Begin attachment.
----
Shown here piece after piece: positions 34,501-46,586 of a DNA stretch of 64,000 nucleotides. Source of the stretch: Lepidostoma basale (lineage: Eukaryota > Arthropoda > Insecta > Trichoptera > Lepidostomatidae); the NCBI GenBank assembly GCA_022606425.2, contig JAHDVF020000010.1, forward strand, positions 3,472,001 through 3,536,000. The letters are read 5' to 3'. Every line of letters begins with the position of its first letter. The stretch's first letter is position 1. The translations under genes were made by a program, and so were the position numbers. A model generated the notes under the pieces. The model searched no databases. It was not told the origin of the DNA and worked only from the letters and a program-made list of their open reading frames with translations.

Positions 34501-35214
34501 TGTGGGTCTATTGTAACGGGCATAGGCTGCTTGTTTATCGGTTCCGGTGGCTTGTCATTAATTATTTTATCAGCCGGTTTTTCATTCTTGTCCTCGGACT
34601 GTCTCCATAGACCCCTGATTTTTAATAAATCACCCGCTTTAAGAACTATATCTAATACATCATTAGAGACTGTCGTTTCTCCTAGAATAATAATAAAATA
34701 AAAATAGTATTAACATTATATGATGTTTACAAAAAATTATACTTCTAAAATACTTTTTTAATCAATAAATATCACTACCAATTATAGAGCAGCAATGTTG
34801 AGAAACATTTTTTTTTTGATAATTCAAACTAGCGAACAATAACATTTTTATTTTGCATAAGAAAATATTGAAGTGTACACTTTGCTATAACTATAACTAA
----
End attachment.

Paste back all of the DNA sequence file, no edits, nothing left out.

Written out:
Shown here piece after piece: positions 34,501-46,586 of a DNA stretch of 64,000 nucleotides. Source of the stretch: Lepidostoma basale (lineage: Eukaryota > Arthropoda > Insecta > Trichoptera > Lepidostomatidae); the NCBI GenBank assembly GCA_022606425.2, contig JAHDVF020000010.1, forward strand, positions 3,472,001 through 3,536,000. The letters are read 5' to 3'. Every line of letters begins with the position of its first letter. The stretch's first letter is position 1. The translations under genes were made by a program, and so were the position numbers. A model generated the notes under the pieces. The model searched no databases. It was not told the origin of the DNA and worked only from the letters and a program-made list of their open reading frames with translations.

Positions 34501-35214
34501 TGTGGGTCTATTGTAACGGGCATAGGCTGCTTGTTTATCGGTTCCGGTGGCTTGTCATTAATTATTTTATCAGCCGGTTTTTCATTCTTGTCCTCGGACT
34601 GTCTCCATAGACCCCTGATTTTTAATAAATCACCCGCTTTAAGAACTATATCTAATACATCATTAGAGACTGTCGTTTCTCCTAGAATAATAATAAAATA
34701 AAAATAGTATTAACATTATATGATGTTTACAAAAAATTATACTTCTAAAATACTTTTTTAATCAATAAATATCACTACCAATTATAGAGCAGCAATGTTG
34801 AGAAACATTTTTTTTTTGATAATTCAAACTAGCGAACAATAACATTTTTATTTTGCATAAGAAAATATTGAAGTGTACACTTTGCTATAACTATAACTAA